When I was in college studying Early Childhood Education at the Merrill Palmer Skillman Institute in Detroit Michigan, I had the good fortune of having a teacher named Luella Lutz.
I credit Mrs. Lutz for sparking the passion in me that still burns bright, forty years later, and has lead me to this point in my life, and to Nesting Days.
While I was her student this grey haired lady (she was younger than I am now) went to Botswana, Africa to study the child rearing practices of the bush people, and came back to share her stories with us and her theories about ‘nurturing’.
One story that has stayed with me all my life, and is responsible in part for the creation of the Nesting Days Newborn Carrier, is the story she told about how the mothers held their babies out over a bush when they had to urinate or move their bowels. (There were no diapers in the village.)
Amazed at how easily they did this, she asked them how they knew when their baby needed to relieve themselves? Their answer was simply, “how do you NOT know?”
Her teaching technique was Socratic, and she left us on our own to come up with an explanation, without ever telling us ‘the answer’.
I ask you, the reader, how do you think the mothers knew? (Hint: the point of this story in not about early potty training!)
Recently, neuroscience has rediscovered the wisdom of these ‘primitive’ women, and has presented us the answer: skin-to-skin contact not only stimulates the newborn’s innate survival instincts and reflexes, enabling it to survive, but also the mother’s maternal instincts and her ability to bond and care for her young.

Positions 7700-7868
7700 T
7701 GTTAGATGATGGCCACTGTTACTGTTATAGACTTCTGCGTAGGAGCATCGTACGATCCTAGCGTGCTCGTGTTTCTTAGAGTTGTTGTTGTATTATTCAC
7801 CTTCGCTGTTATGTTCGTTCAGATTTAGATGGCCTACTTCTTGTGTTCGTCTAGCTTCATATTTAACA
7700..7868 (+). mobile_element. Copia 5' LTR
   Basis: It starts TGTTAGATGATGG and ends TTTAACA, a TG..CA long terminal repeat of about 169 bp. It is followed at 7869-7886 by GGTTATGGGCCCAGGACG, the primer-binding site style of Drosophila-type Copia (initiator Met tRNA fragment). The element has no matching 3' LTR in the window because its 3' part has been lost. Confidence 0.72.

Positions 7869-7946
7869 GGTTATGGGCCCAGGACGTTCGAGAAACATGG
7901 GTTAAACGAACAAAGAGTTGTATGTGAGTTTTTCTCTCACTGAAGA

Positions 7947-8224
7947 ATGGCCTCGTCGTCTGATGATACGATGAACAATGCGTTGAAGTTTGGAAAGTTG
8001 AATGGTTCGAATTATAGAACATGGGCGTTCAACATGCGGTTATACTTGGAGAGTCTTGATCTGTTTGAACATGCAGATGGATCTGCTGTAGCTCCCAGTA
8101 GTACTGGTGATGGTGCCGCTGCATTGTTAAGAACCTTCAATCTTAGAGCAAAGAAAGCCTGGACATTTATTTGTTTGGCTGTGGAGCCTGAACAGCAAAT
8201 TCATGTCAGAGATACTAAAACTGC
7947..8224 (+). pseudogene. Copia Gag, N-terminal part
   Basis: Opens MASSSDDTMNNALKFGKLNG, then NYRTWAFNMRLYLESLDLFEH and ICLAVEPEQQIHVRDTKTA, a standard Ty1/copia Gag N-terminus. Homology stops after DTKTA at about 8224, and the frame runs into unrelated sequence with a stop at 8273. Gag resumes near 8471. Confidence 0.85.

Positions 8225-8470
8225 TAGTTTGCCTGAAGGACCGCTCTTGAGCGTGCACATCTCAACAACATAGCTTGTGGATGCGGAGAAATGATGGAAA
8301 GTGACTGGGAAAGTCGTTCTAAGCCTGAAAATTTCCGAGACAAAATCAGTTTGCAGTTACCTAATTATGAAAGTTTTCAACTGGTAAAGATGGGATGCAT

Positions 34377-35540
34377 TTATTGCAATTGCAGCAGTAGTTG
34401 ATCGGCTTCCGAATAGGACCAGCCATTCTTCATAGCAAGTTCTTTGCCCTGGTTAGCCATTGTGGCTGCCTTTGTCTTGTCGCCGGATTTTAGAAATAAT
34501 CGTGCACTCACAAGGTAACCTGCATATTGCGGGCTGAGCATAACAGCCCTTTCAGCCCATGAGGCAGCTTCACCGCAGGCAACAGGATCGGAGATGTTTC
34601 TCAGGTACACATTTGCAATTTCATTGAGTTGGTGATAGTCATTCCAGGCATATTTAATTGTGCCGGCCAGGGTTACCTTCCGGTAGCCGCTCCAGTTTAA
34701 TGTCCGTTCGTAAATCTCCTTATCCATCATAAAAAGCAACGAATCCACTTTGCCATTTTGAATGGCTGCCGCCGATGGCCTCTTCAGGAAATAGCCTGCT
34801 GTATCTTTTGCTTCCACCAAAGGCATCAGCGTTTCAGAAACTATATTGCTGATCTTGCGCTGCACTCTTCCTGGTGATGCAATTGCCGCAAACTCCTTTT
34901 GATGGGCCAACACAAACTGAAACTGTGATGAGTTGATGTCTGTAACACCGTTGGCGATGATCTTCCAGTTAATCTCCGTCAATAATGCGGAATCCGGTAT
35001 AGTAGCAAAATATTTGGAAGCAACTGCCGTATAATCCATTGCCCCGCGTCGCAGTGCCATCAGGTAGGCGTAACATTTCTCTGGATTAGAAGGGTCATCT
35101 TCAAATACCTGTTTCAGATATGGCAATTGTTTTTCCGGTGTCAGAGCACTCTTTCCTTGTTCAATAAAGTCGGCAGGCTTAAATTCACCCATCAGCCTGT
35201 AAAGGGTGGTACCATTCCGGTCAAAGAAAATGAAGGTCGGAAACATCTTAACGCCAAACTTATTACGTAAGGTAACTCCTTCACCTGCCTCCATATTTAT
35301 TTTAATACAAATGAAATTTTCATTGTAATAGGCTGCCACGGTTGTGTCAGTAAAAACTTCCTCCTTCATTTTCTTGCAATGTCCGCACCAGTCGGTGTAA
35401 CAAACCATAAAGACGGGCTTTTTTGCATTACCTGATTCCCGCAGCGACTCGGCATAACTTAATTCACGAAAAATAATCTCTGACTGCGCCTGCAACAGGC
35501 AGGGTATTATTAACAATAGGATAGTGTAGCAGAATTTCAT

My teacher could have told them that 40 years ago and saved a lot of new mothers a lot of hear-ache. I know my teacher would be delighted to see these changes taking place as a new generation has access to the latest research and tries to reconcile it with the vestiges of the past hundred years, which pretty much said the opposite and saw the woman in Botswana as uneducated and backward (my teacher being the exception).
I’m am also confident that she would be very proud of the Nesting Days Newborn Carrier I’ve invented and would want me to have it reach as many new mothers and their babies as possible, across all economic and social segments and around the world, and that is my plan!
However, she also instilled in me the realization that the human nest is more than a place. Our nests are where the roots of love are sewn and the early experiences in the first three months of life can have a profound effect on a little life.
With her, and all of the mothers and babies I’ve had the pleasure of knowing since then, I’ve created a workshop that explores the union of recent scientific breakthroughs and ancient wisdom, and how to use that information to create the optimal environment for your newborn.
I’ve called it, The Art of Nesting, to honor the lessons of the past and to bring new ones to life.
This workshop is really for anyone who is in interested in learning about the newborn’s natural habitat and how it shapes the infant’s world, but is especially helpful for expecting moms and parents with newborns.
We will delve into the role skin-to skin plays in both the newborn’s and mother’s well being and glimpse the world through the ‘senses’ of the newborn. We will look at how quieting your analytical left-brain can free your intuitive right brain, rediscover the power of instinct and intuition and explore some old and some new techniques in breastfeeding and newborn care. And finally, there will be time for Q&A, and a practical guide to take home with you to help you make the most of your nesting days.
The location of the workshop is at the beautiful new business hub called NextSpace, at 365 Vermont Street, on Potrero Hill.
I hope to see you there!
Your Chief Mother Officer